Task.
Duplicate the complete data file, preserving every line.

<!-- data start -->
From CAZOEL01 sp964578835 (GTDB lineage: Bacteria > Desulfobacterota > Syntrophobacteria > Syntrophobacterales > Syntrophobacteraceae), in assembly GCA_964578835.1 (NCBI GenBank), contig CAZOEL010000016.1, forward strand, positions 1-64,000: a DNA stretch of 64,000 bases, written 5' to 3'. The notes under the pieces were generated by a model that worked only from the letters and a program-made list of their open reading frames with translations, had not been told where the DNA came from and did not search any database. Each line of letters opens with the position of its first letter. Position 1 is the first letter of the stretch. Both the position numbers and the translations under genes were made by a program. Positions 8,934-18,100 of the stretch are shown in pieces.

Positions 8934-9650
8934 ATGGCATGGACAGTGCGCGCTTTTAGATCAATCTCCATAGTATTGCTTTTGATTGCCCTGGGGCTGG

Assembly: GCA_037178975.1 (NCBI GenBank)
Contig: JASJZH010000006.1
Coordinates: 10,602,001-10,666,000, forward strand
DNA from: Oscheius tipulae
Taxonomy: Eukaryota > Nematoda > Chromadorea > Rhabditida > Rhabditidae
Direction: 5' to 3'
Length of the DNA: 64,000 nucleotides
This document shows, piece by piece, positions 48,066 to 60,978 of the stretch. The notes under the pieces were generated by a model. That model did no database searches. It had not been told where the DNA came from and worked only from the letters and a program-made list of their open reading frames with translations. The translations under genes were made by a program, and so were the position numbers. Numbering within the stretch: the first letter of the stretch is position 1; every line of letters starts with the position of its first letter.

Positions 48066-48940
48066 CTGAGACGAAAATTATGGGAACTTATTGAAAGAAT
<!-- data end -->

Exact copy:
From CAZOEL01 sp964578835 (GTDB lineage: Bacteria > Desulfobacterota > Syntrophobacteria > Syntrophobacterales > Syntrophobacteraceae), in assembly GCA_964578835.1 (NCBI GenBank), contig CAZOEL010000016.1, forward strand, positions 1-64,000: a DNA stretch of 64,000 bases, written 5' to 3'. The notes under the pieces were generated by a model that worked only from the letters and a program-made list of their open reading frames with translations, had not been told where the DNA came from and did not search any database. Each line of letters opens with the position of its first letter. Position 1 is the first letter of the stretch. Both the position numbers and the translations under genes were made by a program. Positions 8,934-18,100 of the stretch are shown in pieces.

Positions 8934-9650
8934 ATGGCATGGACAGTGCGCGCTTTTAGATCAATCTCCATAGTATTGCTTTTGATTGCCCTGGGGCTGG

Assembly: GCA_037178975.1 (NCBI GenBank)
Contig: JASJZH010000006.1
Coordinates: 10,602,001-10,666,000, forward strand
DNA from: Oscheius tipulae
Taxonomy: Eukaryota > Nematoda > Chromadorea > Rhabditida > Rhabditidae
Direction: 5' to 3'
Length of the DNA: 64,000 nucleotides
This document shows, piece by piece, positions 48,066 to 60,978 of the stretch. The notes under the pieces were generated by a model. That model did no database searches. It had not been told where the DNA came from and worked only from the letters and a program-made list of their open reading frames with translations. The translations under genes were made by a program, and so were the position numbers. Numbering within the stretch: the first letter of the stretch is position 1; every line of letters starts with the position of its first letter.

Positions 48066-48940
48066 CTGAGACGAAAATTATGGGAACTTATTGAAAGAAT